Central Texas Chosen for Onshoring Center

Susan Hall
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10 Best Practices for Selecting Onshore, Nearshore or Offshore Technology Services.

Citing companies' desire to bring IT work back onshore, CGI Group Inc. is building a $7 million, 40,000-square-foot center in Belton, Texas, about 60 miles north of Austin. The provider of IT and business-process services said the new center will create at least 350 new jobs, and perhaps as many as 400, by 2016.

 

The company chose the locale, about a half-hour from Fort Hood, because it offers a work force trained at nearby colleges, but who won't command the wages of those in major cities, according to an Associated Press story in the Austin American-Statesman. Belton has a population of around 15,000 people. The new facility will be the largest local employer, according to the Austin Business Journal, and no doubt folks there will appreciate the new jobs, though it seems condescending to me for the company to state from the outset that it located there because people would work for less. George Schindler, president of CGI in the U.S., is quoted as saying:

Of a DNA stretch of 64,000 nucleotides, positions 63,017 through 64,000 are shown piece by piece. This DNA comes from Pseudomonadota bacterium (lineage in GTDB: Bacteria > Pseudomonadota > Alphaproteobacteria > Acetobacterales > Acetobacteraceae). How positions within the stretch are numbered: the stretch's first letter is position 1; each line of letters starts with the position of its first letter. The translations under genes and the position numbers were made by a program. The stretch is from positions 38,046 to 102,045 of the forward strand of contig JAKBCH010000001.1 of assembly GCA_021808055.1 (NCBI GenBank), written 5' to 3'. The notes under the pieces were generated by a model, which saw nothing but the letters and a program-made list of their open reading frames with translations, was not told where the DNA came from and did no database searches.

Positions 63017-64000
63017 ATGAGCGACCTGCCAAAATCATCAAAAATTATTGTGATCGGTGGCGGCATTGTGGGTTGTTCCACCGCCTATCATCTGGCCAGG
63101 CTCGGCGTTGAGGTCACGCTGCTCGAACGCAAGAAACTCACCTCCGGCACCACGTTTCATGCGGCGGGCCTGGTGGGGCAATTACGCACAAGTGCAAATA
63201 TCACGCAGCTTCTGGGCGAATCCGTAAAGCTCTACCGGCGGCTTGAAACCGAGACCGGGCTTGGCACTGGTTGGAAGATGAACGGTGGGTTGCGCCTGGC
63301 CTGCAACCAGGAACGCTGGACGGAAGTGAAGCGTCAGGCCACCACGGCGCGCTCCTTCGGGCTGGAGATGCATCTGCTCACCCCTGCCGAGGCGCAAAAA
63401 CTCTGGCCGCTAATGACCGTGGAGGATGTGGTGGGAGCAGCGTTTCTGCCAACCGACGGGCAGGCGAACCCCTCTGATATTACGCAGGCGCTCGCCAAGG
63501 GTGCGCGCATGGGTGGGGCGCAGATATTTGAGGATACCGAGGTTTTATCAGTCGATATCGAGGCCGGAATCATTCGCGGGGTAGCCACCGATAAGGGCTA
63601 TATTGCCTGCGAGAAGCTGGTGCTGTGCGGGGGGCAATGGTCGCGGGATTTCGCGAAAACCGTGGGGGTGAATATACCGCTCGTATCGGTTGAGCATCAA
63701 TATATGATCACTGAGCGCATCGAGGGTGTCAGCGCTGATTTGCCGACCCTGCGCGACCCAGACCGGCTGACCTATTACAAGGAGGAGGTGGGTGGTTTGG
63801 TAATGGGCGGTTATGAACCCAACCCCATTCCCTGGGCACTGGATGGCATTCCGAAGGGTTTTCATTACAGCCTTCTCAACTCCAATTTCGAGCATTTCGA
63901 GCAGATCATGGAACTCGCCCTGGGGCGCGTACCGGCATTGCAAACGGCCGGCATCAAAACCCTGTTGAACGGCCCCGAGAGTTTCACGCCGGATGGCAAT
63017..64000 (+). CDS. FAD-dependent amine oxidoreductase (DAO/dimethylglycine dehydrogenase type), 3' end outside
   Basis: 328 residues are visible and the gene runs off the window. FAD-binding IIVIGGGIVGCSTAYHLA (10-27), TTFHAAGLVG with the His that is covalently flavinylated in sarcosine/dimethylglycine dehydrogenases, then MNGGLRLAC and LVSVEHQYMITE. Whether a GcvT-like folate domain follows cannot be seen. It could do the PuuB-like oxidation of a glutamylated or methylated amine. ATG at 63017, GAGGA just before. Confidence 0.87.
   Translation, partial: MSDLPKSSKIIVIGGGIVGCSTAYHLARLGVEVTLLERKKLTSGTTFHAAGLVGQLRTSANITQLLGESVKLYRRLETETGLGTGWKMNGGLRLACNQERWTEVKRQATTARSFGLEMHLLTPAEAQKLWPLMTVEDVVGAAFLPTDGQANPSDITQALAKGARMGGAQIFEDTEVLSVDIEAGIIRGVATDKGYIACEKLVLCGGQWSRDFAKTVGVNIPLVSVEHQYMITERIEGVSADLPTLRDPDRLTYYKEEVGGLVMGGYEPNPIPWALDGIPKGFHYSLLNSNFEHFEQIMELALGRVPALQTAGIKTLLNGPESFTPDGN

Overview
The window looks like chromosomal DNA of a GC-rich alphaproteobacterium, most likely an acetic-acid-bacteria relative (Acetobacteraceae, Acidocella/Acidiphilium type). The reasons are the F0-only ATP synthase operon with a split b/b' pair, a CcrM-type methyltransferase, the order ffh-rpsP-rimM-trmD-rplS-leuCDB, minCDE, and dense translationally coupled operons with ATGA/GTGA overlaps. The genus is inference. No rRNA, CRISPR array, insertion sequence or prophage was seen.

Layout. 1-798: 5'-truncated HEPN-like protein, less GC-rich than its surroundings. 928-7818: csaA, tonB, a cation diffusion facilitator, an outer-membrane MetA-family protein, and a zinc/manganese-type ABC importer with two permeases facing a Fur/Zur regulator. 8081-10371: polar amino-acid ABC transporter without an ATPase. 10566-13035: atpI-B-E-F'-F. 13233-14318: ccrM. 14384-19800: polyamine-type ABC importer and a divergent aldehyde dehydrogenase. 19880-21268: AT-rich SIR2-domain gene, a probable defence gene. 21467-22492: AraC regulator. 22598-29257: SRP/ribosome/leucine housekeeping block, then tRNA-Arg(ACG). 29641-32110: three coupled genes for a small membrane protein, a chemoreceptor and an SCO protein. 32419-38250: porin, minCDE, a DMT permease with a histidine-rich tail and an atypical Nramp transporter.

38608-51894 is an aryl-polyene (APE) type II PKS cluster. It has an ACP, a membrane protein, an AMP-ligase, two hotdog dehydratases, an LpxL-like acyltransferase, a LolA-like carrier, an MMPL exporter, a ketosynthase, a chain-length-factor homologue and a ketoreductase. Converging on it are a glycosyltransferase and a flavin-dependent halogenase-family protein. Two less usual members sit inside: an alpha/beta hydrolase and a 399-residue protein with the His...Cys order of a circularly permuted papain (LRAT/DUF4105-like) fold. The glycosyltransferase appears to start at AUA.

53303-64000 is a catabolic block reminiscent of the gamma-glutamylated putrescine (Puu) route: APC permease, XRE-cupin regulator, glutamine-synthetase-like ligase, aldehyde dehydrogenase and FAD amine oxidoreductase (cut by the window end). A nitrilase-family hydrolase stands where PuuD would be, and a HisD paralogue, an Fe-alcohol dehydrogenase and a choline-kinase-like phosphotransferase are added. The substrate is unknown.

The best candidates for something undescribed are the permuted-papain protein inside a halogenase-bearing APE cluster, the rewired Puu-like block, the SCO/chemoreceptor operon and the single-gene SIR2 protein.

We're getting access to talent that is untapped. That's why we really look at these smaller communities.

Montreal-based CGI already has more than 700 employees across Texas and 31,000 worldwide. It has two other onshore centers, in Virginia and Alabama, that employ more than 650 workers.

 

And like most tech companies locating in Texas, it's feeding from the public trough. Apple, with a valuation that topped $600 billion this week, recently received $21 million in incentives for locating its Americas Operations Center in Austin. CGI will receive $1.8 million from the governor's Texas Enterprise Fund, designed to lure business to the state. Gov. Rick Perry has said that the fund has invested more than $443.4 million and signed contracts to generate 62,000 new jobs and more than $15.4 billion in capital investment.

 


Fund Director Jonathan Taylor recently told the state Legislature that it's generating $3 in outside investment for every $1 put in by the state, though he said the state's universities need to do more to commercialize research going on there.



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